CHRONIC thromboembolic pulmonary disease is an important cause of severe pulmonary hypertension and is associated with significant morbidity and mortality. At 2-yr follow-up, 3.8% of survivors of an acute pulmonary embolic event develop chronic thromboembolic pulmonary hypertension (CTEPH) defined as a persistent mean pulmonary arterial pressure greater than 25 mmHg for 6 months after the inciting event.1,2 

Chronic thromboembolic pulmonary hypertension is progressive in nature and carries a poor prognosis due to the limited efficacy of medical therapy. Surgical intervention by pulmonary thromboendarterectomy (PTE) or lung transplantation is the only effective cure.1  However, because the mortality rate of untreated CTEPH approaches 90% after 3 yr, the scarcity of available organs limits the viability of transplantation as a therapeutic option.3  Therefore, PTE has become the therapy of choice for patients with CTEPH, and a thorough understanding of the procedure and the medical management of these patients is necessary. We now review the anesthetic management and perioperative outcomes of the patients undergoing PTE.

CTEPH Pathophysiology

The initiating event for CTEPH is an acute pulmonary embolism followed by residual pulmonary arterial hypertension greater in magnitude than that seen during the acute phase. Risk factors include multiple embolic events, various inflammatory diseases, chronic indwelling vascular devices, and splenectomy (table 1).4  Each of these shares features of chronic inflammation and increased propensity for thrombus formation.

Table 1.

Risk Factors for CTEPH Development

Risk Factors for CTEPH Development
Risk Factors for CTEPH Development

After an acute pulmonary embolic event, CTEPH occurs as a consequence of numerous secondary events within the pulmonary vasculature. Unresolved emboli along with thrombus organization and fibrosis lead to pulmonary vascular obstruction and increase in pulmonary arterial pressures (fig. 1).5  Although the pulmonary vasculature typically expresses large quantities of plasmin, fibrinolysis may be abnormal in patients who develop CTEPH and may contribute to incomplete recanalization of affected pulmonary arteries.6 

Fig. 1.

Progression from acute pulmonary embolism (PE) to development of chronic thromboembolic pulmonary hypertension.

Fig. 1.

Progression from acute pulmonary embolism (PE) to development of chronic thromboembolic pulmonary hypertension.

Persistent pulmonary hypertension causes medial hypertrophy and intimal hyperplasia leading to narrowing of the vascular lumen, further increasing vascular resistance. Microvascular thrombosis occurs at sites of chronic intimal disruption. Prostacyclin metabolic pathways are disrupted in patients with pulmonary arterial hypertension resulting in pulmonary vasoconstriction, hypercoagulability, and smooth muscle hypertrophy.7  Meanwhile, increased endothelin-1 expression causes intense pulmonary vasoconstriction and potentiation of vascular remodeling.8,9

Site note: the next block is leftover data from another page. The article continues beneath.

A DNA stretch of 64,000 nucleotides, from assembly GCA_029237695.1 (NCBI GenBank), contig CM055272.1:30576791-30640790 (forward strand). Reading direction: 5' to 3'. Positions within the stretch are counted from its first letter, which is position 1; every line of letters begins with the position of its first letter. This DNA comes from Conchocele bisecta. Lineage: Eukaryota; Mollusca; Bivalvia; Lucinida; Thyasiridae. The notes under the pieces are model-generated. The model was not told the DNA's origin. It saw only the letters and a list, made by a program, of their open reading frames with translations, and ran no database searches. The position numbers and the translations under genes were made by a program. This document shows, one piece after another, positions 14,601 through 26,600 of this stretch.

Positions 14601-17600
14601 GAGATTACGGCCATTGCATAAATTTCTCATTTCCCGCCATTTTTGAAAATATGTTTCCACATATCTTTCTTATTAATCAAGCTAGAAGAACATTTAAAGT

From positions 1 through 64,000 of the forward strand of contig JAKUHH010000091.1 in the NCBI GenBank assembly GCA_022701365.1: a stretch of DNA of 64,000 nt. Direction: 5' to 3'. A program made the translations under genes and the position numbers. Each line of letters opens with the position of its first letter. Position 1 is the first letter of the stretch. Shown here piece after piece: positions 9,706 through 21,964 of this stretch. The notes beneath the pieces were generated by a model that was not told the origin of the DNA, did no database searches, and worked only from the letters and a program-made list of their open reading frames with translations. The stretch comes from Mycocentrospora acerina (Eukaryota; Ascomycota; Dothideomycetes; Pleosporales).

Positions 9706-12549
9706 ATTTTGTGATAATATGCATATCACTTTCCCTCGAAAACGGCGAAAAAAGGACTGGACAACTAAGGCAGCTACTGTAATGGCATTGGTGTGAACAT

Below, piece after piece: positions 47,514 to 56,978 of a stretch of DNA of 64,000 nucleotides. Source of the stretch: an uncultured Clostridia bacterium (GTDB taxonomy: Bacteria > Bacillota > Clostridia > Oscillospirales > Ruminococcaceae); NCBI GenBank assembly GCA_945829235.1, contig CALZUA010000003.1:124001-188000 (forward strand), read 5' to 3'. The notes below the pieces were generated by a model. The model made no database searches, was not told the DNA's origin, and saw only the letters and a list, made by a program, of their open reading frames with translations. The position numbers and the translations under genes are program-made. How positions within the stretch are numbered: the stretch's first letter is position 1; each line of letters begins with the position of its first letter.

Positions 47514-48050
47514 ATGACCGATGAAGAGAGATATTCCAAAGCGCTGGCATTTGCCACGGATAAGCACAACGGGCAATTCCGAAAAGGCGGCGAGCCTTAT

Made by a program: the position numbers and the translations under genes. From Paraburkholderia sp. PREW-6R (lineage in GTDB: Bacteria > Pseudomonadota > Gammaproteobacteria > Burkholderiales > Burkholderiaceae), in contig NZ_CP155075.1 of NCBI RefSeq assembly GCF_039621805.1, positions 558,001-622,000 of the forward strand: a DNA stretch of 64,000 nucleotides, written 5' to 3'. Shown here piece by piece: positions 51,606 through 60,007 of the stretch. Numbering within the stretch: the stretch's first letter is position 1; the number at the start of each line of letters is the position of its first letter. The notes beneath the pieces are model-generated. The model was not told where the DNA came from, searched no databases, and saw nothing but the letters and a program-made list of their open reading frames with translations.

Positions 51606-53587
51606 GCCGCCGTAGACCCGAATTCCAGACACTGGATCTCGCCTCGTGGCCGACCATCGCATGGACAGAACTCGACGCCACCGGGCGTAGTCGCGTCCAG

Moser et al.10  demonstrated that the microvascular changes associated with CTEPH are indistinguishable from those of idiopathic pulmonary arterial hypertension and may occur in pulmonary vascular domains not affected by the inciting embolus. Counterintuitively, vasculature distal to the inciting embolus often remains unaffected while “normal” vasculature demonstrates evidence of remodeling. This paradox likely occurs because those pulmonary vessels unaffected by the initial thrombus are exposed to increased pulmonary arterial pressures thus inciting the microvascular alterations characteristic of the disease. Because these changes occur throughout the lungs, increased pulmonary arterial pressures in CTEPH are often greater in magnitude than that observed during the initial embolic event.

Evaluation of CTEPH

Patients with CTEPH may present with symptoms of exercise intolerance, fatigue, and dyspnea. Physical examination often reveals signs of right heart failure including jugular venous distention, hepatomegaly, ascites, and peripheral edema.1  Bruits may be appreciated on auscultation of the peripheral lung fields.

After a diagnosis of CTEPH is made, the primary goal of further evaluation is determination of surgical accessibility. This incorporates both angiographic data and the individual surgeon’s proficiency with the procedure. Pulmonary angiography, the definitive standard for the diagnosis of CTEPH, along with right heart catheterization allows characterization of the disease process, evaluation of cardiac function, and assessment of surgical risk based on assessment of pulmonary vascular resistance (PVR).11–13  Characteristic angiographic findings include vascular webs, intimal irregularities, abrupt narrowing of vessels, and proximal obstruction of pulmonary arteries.14  Anomalies detected on angiography provide clues regarding the extent of disease and surgical accessibility. Patients with predominantly small-vessel disease on angiography or with significant comorbidities are typically considered inoperable.